Parents may see the conflict as necessary when going through divorce proceedings but you need to remember to think about the impact that this may be having on the child or children. So the fact of the matter is simple; it is the conflict, and not necessarily the divorce, that puts your children at risk.
A few supportive parenting strategies can go a long way to helping kids adjust to the changes brought about by divorce, reduce the psychological effects on children and maintain healthy and supportive relationships with your children:
- Don’t put children in the middle. Children didn’t ask to be in this situation and don’t need a constant push and pull from parents.
- Teach pro-social coping strategies and skills to help them adjust to what is happening. Offer reassurance at any opportunity. Children need reassurance that it isn’t their fault about what is happening.
- Use consistent discipline when needed. Maintaining age appropriate from both parents will offer stability and manage unwanted behaviour.
- Monitor adolescence. As children enter adolescence, their hormones will kick in and there may be further excuses for why they may choose to act out including substance misuse and self-harm. Check in with them and offer support where possible.
- Empower your child to express themselves. Children need to be able to have an safe space to be able to talk to their parents and express how they are feeling. They need warmth and comfort from both parents.
If you are going through high conflict separation or divorce proceedings and need some support for yourself or your children, then please don’t hesitate to get in touch with My Family Psychologist. We offer specialist counselling services for adults, couples and children as well as mediation services. Call us and see how we can support you when you are going through a difficult time.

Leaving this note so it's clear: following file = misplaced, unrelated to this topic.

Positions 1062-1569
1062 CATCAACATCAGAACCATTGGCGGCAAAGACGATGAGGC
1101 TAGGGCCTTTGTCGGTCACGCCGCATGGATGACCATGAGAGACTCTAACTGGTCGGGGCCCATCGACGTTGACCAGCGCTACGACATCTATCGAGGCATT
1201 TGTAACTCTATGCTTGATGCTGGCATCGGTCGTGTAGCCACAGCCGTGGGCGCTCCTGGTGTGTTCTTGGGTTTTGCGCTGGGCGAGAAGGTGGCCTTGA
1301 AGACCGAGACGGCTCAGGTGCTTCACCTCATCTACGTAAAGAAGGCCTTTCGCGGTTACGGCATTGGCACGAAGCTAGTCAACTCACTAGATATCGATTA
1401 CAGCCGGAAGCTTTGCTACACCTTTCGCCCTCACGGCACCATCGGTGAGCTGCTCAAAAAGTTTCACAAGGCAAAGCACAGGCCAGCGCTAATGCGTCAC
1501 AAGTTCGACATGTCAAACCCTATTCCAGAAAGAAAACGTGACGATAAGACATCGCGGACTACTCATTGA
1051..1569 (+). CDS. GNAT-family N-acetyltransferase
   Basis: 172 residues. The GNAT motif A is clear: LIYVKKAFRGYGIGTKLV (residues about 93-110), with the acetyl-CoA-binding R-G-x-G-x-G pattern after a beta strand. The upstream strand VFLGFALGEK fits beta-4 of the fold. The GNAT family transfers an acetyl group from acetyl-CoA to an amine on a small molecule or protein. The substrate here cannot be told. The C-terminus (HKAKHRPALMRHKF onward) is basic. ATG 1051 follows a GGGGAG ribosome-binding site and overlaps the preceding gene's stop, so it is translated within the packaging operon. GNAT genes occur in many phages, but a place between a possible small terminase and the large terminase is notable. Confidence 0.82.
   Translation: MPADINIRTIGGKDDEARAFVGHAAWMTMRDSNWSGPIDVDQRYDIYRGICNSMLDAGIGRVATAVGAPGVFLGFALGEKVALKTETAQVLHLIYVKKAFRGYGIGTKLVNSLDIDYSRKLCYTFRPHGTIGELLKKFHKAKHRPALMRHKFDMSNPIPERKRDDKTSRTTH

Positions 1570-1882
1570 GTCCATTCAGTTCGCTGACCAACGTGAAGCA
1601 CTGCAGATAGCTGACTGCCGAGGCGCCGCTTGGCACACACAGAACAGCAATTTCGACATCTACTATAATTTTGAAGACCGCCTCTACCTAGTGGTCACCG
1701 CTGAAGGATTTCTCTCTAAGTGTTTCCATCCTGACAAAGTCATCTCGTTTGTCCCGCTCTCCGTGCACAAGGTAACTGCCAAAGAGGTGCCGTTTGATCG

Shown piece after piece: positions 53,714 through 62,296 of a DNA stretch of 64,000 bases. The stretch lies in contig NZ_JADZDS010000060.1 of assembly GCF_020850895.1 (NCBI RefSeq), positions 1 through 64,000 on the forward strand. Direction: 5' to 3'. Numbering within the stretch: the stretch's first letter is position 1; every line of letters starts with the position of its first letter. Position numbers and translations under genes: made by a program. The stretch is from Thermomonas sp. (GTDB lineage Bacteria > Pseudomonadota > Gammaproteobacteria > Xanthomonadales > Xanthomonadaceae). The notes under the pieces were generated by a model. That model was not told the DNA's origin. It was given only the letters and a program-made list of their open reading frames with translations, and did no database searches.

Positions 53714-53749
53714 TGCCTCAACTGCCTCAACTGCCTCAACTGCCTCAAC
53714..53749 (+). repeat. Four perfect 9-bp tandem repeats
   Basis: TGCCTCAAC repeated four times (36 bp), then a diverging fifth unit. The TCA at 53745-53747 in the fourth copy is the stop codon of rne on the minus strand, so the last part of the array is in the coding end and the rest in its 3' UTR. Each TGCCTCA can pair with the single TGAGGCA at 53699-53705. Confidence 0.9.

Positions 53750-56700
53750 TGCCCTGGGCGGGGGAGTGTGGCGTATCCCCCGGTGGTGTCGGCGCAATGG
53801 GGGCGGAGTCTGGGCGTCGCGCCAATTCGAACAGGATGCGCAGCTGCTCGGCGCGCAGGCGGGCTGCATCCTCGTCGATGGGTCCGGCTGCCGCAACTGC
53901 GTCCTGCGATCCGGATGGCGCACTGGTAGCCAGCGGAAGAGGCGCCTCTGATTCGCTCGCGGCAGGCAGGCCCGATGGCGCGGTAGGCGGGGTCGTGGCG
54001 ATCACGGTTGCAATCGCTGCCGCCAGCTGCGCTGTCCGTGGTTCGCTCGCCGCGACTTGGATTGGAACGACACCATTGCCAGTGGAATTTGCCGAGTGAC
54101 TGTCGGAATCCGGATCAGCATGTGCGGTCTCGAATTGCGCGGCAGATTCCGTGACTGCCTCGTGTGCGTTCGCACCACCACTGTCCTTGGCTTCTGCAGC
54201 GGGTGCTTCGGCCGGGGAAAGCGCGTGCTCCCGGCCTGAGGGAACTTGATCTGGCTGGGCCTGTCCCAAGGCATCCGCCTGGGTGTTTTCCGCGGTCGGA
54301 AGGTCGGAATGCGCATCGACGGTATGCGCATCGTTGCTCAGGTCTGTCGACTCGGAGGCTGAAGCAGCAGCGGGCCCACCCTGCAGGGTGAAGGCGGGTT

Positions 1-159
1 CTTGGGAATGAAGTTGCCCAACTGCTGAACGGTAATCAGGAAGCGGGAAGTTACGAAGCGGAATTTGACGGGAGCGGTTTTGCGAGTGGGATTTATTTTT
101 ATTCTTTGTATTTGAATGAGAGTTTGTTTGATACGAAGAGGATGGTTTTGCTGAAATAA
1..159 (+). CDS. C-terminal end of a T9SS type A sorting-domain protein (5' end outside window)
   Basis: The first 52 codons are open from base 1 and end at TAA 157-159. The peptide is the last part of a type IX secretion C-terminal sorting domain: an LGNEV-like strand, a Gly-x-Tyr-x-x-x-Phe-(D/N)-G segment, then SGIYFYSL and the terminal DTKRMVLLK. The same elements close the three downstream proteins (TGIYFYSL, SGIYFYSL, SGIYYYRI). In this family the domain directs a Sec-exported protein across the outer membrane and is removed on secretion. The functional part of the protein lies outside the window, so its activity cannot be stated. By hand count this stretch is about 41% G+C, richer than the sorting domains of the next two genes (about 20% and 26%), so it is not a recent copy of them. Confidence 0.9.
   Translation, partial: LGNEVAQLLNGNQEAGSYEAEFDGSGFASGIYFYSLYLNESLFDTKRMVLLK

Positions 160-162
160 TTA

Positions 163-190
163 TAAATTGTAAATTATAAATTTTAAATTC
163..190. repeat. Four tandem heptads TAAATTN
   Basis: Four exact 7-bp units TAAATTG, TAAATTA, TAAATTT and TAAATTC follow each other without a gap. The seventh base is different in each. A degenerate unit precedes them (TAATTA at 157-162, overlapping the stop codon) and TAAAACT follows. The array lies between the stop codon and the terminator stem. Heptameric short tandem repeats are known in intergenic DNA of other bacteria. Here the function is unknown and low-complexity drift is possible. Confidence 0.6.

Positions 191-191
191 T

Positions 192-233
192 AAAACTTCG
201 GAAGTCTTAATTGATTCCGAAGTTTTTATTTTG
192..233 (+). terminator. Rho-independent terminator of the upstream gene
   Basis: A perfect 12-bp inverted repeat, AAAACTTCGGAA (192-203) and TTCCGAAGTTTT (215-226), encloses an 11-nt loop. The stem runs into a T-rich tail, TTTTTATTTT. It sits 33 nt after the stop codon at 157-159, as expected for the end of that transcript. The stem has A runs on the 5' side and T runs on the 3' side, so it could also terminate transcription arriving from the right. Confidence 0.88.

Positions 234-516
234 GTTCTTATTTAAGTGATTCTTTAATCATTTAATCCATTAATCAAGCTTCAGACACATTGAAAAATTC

Amato, P. R. (2010). Research on divorce: Continuing trends and new developments. Journal of marriage and family, 72(3), 650-666.
Anon, (n.d.). How Children Cope with High Conflict Divorce: How Are They Harmed and What Can Parents Do to Help Them – Divorce – Support Resources for Coping and Moving on After Divorce. [online] Available at: https://www.mentalhelp.net/blogs/how-children-cope-with-high-conflict-divorce-how-are-they-harmed-and-what-can-parents-do-to-help-them/ [Accessed 13 Aug. 2020].
Ben-Ami, N., & Baker, A. J. (2012). The long-term correlates of childhood exposure to parental alienation on adult self-sufficiency and well-being. The American Journal of Family Therapy, 40(2), 169-183.
Dunne, J. E., & Hedrick, M. (1994). The parental alienation syndrome: An analysis of sixteen selected cases. Journal of Divorce & Remarriage, 21(3-4), 21-38.
Gager, C. T., Yabiku, S. T., & Linver, M. R. (2016). Conflict or divorce? Does parental conflict and/or divorce increase the likelihood of adult children’s cohabiting and marital dissolution? Marriage & Family Review, 52(3), 243–261.
Government of Canada, Department of Justice, Electronic Communications (2015). Studies of High Conflict and its Effect on Children – High-Conflict Separation and Divorce: Options for Consideration (2004-FCY-1E). [online] Justice.gc.ca. Available at: https://www.justice.gc.ca/eng/rp-pr/fl-lf/divorce/2004_1/p3.html [Accessed 24 Sep. 2019].
Hetherington, E. M., & Kelly, J. (2002). For better or for worse: Divorce reconsidered. WW Norton & Company.
Kelly, J. B., & Emery, R. E. (2003). Children’s adjustment following divorce: Risk and resilience perspectives. Family relations, 52(4), 352-362.
Kim, H. S. (2011). Consequences of parental divorce for child development. American Sociological Review, 76(3), 487-511.
Jekielek, S.M. (1998). Parental Conflict, Marital Disruption and Children’s Emotional Well-Being. Social Forces, 76(3), p.905.
Psychology Today. (n.d). Understanding the Effects of High-Conflict Divorce on Kids. [online] Available at: https://www.psychologytoday.com/gb/blog/better-divorce/201912/understanding-the-effects-high-confict-divorce-kids [Accessed 13 Aug. 2020]
Morin, A. (2017). The Psychological Effects of Divorce on Children. [online] Verywell Family. Available at: https://www.verywellfamily.com/psychological-effects-of-divorce-on-kids-4140170. [Accessed 13 Aug. 2020]
Raschke, H.J. and Raschke, V.J. (1979). Family Conflict and Children’s Self-Concepts: A Comparison of Intact and Single-Parent Families. Journal of Marriage and the Family, 41(2), p.367.
Weaver, J. M., & Schofield, T. J. (2015). Mediation and moderation of divorce effects on children’s behavior problems. Journal of family psychology, 29(1), 39.